Sign up ×
Stack Overflow is a question and answer site for professional and enthusiast programmers. It's 100% free.

The go programming language has a page on code reviews using mq and it states: "Since pulling, pushing, updating and committing while mq patches are applied can damage your repository".

I understand why pushing or updating could be an issue, but is pulling an issue?

If you have mq patches applied and you pull will your repository be damaged?

share|improve this question

2 Answers 2

up vote 4 down vote accepted

It can certainly be an issue if you accidentally merge with the upstream changesets while you have MQ patches applied in your repository. Here's a scenario I just tried out which seems to exhibit problems:

  • suppose in your clone, you push all of your patches with hg qpush -a
  • then you pull changesets from upstream with hg pull (but don't hg update). this creates a new branch (hg heads shows the branch you're on as qtip and the new branch you just pulled as tip)
  • as you're hacking away, you decide to switch over to the new branch, and run hg update -C tip, but do so without popping your patches.
  • as you hack away some more, you decide to merge the branches with hg merge. Oops! You just merged in an MQ patch that was never qfinished.

Since MQ works by creating and destroying history, the patch changesets look like normal parts of the history. However, since you "leap-frogged" over the applied patches and merged them with a non-patch changeset, you can no longer pop the patches off. In fact, running hg qpop will abort with a message saying:

abort: popping would remove a revision not managed by this patch queue

I generally just try to be careful and conscious about pulling or pushing when I'm working with a patch queue, but the hooks suggested by the go page provide a nice safeguard.

Note that you can always rebase your patches on top of upstream changesets as well. See this page for a description of how to do that.

share|improve this answer
Maybe I'm missing something in the explanation, but the pull doesn't seem to be the issue in the scenario you describe. I understand the pull allows you to have a new branch, but you could have started this way. I guess my question is looking for a more boolean answer and not a scenario ;-) I'll try to clarify in my question. – Brandon Leiran Mar 2 '11 at 3:18
I think you're correct, pull is not necessarily the issue. In fact, in the scenario I described if you pull and then qpop before switching branches, you should have no problems at all. Even if you pull and then try to merge without switching to the new branch, MQ seems also to be smart enough to prevent you from doing that (at least on hg 1.6 which is where I tested). My guess is the Go team recommends the hook as a safeguard against situations like I described, which can corrupt your patch queue and ultimately the repo history. – bjlaub Mar 2 '11 at 12:01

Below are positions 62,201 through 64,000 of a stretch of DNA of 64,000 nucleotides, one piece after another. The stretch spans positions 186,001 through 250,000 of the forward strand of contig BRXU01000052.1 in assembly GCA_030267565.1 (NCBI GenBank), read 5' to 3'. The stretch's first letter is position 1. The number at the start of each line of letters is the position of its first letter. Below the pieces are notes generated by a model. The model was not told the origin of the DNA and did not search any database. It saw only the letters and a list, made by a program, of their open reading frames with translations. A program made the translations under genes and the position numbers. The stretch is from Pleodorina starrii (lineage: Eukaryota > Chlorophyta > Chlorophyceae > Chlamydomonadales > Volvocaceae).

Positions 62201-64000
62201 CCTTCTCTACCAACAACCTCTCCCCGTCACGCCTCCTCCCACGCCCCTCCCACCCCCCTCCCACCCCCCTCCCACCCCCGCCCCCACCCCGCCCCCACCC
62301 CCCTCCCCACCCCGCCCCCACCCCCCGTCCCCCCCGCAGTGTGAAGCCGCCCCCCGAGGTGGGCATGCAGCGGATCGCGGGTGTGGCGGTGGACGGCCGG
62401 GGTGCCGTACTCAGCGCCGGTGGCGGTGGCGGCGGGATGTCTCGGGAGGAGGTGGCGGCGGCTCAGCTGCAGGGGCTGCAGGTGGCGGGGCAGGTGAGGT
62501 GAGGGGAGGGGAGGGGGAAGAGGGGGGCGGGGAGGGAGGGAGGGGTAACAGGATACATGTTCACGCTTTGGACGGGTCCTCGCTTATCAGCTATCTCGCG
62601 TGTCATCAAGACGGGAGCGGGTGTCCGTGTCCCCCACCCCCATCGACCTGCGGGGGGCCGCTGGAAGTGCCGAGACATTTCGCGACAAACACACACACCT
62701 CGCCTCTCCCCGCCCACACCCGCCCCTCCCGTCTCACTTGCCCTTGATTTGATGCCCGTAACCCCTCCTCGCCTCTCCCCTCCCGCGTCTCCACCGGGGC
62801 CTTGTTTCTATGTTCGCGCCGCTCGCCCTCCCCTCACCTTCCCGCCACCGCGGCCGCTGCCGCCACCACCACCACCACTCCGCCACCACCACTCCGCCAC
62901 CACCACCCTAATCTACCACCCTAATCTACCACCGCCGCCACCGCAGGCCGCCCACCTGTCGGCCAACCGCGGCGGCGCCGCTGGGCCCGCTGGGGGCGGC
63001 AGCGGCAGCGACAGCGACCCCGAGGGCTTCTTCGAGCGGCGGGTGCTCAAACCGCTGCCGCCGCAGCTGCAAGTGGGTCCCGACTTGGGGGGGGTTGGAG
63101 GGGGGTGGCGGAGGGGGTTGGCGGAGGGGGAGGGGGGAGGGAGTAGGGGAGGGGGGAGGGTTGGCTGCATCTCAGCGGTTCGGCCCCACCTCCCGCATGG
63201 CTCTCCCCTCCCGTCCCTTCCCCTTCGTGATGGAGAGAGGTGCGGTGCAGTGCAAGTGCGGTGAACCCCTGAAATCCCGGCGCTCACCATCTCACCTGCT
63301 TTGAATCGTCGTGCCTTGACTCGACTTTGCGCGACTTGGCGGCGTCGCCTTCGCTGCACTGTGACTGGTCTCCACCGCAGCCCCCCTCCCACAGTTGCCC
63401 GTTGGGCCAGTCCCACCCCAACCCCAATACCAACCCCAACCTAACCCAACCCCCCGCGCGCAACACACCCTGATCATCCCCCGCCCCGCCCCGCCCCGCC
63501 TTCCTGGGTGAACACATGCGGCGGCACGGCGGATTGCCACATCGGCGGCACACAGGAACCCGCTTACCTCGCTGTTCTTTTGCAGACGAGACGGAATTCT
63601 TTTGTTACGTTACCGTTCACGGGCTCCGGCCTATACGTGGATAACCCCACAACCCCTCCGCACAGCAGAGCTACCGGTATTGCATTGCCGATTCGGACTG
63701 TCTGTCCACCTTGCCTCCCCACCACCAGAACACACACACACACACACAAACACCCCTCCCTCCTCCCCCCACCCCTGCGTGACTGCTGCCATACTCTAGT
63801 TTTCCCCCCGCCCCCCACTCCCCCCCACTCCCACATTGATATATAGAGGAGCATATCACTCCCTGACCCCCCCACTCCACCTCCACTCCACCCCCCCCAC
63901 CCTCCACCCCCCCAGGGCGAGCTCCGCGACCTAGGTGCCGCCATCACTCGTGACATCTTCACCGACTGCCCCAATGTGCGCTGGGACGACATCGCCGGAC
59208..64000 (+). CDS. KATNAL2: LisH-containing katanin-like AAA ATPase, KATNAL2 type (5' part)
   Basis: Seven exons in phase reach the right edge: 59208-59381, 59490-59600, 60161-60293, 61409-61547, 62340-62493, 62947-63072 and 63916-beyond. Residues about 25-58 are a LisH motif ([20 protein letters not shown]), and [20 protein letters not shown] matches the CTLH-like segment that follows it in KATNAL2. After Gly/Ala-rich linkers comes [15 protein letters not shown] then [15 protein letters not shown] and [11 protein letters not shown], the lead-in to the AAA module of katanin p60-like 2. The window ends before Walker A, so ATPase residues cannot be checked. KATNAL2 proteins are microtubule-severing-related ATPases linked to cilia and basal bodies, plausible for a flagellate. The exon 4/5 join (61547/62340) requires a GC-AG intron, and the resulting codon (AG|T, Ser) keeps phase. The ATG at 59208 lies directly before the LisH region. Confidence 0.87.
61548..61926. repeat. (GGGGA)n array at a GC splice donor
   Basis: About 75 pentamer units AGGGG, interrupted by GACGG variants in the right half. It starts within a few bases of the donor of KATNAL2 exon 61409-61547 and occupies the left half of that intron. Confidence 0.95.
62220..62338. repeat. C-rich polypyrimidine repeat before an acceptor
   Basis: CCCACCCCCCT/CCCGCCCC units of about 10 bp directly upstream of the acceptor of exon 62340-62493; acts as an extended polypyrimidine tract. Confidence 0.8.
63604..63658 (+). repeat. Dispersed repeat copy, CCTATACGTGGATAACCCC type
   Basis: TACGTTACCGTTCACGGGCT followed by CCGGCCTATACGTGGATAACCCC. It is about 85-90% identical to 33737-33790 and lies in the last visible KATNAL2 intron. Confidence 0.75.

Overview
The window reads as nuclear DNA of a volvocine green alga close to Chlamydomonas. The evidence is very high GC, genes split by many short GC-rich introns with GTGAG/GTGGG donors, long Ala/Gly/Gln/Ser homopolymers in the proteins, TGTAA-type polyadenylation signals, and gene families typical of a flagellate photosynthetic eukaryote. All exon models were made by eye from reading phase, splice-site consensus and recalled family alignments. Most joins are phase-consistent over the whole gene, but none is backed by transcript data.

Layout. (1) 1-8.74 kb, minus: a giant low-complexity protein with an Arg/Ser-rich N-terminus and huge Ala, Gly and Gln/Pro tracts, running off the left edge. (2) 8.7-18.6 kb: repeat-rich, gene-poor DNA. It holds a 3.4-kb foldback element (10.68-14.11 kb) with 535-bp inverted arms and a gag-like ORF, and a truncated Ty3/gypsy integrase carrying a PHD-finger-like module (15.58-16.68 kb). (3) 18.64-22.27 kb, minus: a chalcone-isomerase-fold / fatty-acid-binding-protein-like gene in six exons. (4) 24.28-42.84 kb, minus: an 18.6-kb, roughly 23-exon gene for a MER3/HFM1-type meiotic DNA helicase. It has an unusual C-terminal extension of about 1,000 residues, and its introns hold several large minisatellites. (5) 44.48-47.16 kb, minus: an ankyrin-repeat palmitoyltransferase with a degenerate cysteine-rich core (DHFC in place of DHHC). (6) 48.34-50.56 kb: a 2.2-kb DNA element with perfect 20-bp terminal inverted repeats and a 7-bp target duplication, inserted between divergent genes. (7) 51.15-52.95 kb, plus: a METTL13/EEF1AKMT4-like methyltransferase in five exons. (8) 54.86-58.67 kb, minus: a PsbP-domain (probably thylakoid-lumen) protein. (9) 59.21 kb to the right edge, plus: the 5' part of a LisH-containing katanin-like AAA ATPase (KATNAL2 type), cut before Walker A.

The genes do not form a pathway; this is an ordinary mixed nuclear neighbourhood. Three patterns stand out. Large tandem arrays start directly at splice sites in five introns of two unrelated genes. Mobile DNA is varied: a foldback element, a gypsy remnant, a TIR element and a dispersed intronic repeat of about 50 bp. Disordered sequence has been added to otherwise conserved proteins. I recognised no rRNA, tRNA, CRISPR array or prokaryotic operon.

This will be fixed in Mercurial 1.8.1 -- I just pushed a patch for it: – Martin Geisler Mar 2 '11 at 13:24
Please send a mail to if you find other bugs! – Martin Geisler Mar 2 '11 at 13:25

If you have mq patches applied and you pull will your repository be damaged?

The answer is no. When you pull, you add more changesets to your local history. The applied MQ patches also live as changesets in the changeset graph, but that's not dangerous and you will not lose any data.

What may happen is that you have applied some patches:

.... a --- b --- p1 --- p2 --- p3

You then send the patches to the upstream mailinglist for inclusion. Someone reviews the patches, commits them, and pushes the changesets to the main repository. Other changesets are pushed afterwards and next time you pull you end up with:

.... a --- b --- p1 --- p2 --- p3 --- c --- d

Changesets p1 to p3 are still MQ patches in your repository, but they now have non-MQ children! Trying to pop them results in (with Mercurial 2.1.1):

$ hg qpop
abort: popping would remove a revision not managed by this patch queue

This is a bit of a dead-lock. It's annoying but not dangerous. To resolve it you must make MQ understand that p1 to p3 are no longer managed by MQ. You do this by removing the lines for these changesets from .hg/patches/status. MQ should probably eventually remove these lines by itself when this happens — but it happens pretty rarely so nobody has written that patch yet.

share|improve this answer
+1 for telling how to solve it – batman Mar 29 '13 at 12:07

Your Answer


By posting your answer, you agree to the privacy policy and terms of service.

Not the answer you're looking for? Browse other questions tagged or ask your own question.